The selection of four Washington players for the National Hockey League All-Star Game is evidence of the recognition the Capitals have gained this season, along with their status as the second-best team in the NHL standings at the two-thirds mark of the season.

Hard work, meticulous preparation and good health have propelled the Capitals into a position where they must be regarded as prime contenders for the Stanley Cup presently held by Edmonton.

Whether the Capitals are as good as their 33-13-8 record, however, must await the NHL's second season, the Stanley Cup playoffs, which begin April 10.

Regular-season points are nice, but they do not guarantee immortality. With the current unbalanced schedule, it is possible to feast on teams that are encountered only occasionally. A head-to-head, best-of-seven playoff series is something else.

Just ask the Boston Bruins and Philadelphia Flyers, 1-2 in the regular season of 1982-83; neither was around for the Stanley Cup final.

"You're only as good as your performance in the playoffs," team captain Rod Langway said. "You play good in the regular season only to reach the playoffs.

"I think we're in the top four. Edmonton, us, Buffalo and Philly are all fighting for first. But it all comes down to how solid you are in the playoffs.

"You have to have a good power play, good penalty killing and good goaltending. We lost it because of that last year.

"In raw talent, wheels and dedication, we're right up there with anybody. But the playoffs are a whole new season. We're a legitimate contender, no doubt. But being a contender and doing something in the playoffs are two different things."

Right wing Mike Gartner thinks the disappointments of the last two playoff encounters with the New York Islanders will work in the Capitals' favor this time around.

"We gained some valuable experience in the playoffs," Gartner said. "You learn from losing; you learn to win. It's no fluke that we're playing well. Before, we knew we could win, but this year we expect to win.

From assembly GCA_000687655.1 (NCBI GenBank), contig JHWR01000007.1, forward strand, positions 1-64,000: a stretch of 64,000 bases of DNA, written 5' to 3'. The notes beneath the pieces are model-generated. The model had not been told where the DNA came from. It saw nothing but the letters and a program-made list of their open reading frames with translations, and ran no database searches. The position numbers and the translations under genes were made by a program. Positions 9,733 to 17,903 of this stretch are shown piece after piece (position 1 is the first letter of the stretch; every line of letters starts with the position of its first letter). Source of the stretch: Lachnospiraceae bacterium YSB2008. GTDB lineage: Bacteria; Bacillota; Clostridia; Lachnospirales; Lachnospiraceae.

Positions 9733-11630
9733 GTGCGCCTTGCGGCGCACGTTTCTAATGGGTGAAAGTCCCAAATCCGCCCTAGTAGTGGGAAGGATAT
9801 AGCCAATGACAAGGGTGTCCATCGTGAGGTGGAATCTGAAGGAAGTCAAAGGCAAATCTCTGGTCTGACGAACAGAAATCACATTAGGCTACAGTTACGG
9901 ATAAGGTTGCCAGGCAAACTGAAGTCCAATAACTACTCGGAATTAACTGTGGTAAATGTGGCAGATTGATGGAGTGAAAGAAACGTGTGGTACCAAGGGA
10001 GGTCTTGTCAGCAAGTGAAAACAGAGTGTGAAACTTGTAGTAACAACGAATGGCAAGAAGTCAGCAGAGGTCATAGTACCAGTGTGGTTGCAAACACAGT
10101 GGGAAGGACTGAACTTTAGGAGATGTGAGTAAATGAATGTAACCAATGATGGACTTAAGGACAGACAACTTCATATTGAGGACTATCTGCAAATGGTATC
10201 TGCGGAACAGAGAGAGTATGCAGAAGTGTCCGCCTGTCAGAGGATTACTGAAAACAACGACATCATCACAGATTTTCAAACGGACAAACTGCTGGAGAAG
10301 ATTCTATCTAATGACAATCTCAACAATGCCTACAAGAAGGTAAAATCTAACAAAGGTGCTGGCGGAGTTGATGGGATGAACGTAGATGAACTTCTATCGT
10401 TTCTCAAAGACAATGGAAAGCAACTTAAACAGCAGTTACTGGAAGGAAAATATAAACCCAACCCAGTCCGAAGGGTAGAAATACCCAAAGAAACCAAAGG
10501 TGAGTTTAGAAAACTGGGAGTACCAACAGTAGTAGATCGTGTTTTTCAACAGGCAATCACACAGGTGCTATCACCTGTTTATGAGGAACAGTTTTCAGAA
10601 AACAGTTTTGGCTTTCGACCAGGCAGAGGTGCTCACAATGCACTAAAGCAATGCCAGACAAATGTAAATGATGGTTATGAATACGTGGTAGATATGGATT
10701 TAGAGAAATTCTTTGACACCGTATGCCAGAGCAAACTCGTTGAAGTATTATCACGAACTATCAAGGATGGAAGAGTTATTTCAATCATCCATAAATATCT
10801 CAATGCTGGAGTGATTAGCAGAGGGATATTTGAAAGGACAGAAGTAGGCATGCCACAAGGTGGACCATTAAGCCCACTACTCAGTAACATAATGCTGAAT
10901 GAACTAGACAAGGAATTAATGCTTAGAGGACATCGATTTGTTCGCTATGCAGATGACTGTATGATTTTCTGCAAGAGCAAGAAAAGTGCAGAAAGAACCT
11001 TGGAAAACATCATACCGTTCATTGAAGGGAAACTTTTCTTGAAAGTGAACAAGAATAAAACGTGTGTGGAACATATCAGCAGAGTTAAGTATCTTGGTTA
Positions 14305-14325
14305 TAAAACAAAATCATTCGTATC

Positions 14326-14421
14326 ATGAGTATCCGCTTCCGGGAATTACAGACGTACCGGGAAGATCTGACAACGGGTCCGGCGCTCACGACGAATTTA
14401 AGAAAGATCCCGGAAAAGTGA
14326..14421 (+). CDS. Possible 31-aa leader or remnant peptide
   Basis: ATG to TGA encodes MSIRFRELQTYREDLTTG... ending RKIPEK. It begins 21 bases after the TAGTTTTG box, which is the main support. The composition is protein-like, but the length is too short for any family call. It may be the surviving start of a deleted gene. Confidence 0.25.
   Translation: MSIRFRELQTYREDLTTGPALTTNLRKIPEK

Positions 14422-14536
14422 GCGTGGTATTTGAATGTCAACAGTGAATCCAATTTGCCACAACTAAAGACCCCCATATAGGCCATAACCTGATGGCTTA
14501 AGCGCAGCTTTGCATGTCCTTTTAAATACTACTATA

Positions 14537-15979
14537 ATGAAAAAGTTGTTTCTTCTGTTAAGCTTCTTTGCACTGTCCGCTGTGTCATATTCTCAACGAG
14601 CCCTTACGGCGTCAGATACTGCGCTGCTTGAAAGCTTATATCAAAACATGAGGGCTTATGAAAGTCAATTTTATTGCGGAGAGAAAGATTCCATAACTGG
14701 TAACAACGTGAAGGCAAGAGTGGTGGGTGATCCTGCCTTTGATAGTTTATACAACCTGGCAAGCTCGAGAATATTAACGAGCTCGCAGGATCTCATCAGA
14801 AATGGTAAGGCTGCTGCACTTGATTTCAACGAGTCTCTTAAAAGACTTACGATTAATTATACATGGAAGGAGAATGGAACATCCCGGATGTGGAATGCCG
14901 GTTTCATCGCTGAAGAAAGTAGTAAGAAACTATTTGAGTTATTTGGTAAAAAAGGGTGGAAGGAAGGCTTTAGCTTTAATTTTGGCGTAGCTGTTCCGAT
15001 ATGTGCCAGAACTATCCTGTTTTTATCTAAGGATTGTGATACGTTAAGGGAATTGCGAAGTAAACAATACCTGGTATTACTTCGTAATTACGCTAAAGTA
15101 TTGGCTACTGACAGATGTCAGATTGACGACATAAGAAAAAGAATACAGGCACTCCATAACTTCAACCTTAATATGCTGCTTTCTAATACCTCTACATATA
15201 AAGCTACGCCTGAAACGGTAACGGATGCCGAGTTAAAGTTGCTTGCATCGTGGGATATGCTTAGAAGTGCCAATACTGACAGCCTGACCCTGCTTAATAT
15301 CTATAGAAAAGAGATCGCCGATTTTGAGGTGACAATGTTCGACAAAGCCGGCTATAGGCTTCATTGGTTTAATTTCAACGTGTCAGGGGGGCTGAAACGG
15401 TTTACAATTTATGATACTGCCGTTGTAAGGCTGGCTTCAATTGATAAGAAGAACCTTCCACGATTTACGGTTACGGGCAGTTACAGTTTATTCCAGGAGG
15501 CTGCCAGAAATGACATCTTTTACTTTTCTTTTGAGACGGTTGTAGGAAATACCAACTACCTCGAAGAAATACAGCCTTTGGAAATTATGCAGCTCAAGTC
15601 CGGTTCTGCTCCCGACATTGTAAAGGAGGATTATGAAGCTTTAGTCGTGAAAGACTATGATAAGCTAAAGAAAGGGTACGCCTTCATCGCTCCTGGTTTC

"I think we're capable of going to the final. We still have a bit of an identity problem around the league, but there's one way to turn that around -- win the big one."

Although the Capitals led the NHL defensively last season, they ranked 12th offensively. Their inability to take advantage of scoring chances contributed to their downfall against the Islanders. This year, while continuing to play solid defense -- ranking a close No. 2 behind Buffalo -- they have made a big jump offensively, to No. 6.

"To this point, we've proven that against good clubs, we're a very good club," Coach Bryan Murray said. "Certainly, night after night we're close to where we are in the standings.

"Defensively, we have to be regarded right near the top. A guy will usually have to make an excellent play to get a scoring chance against us and, when he does get a shot, we're pretty quick to clear the puck.

"And we're getting more chances offensively. We're not hurting on offense the way we were afraid we would when the season began, although we're still not the kind of team that is going to blow anybody out.

"I think a lot of the offense happened because of our defense. We're forechecking and taking the body. Our game centers around being aggressive to the puck."

Being aggressive to the puck and being aggressive to the opposition are two different things. Murray realizes there is room for improvement in that area. If there was one request Santa Claus -- alias General Manager David Poile -- failed to fill, it was the desire for a big, tough winger.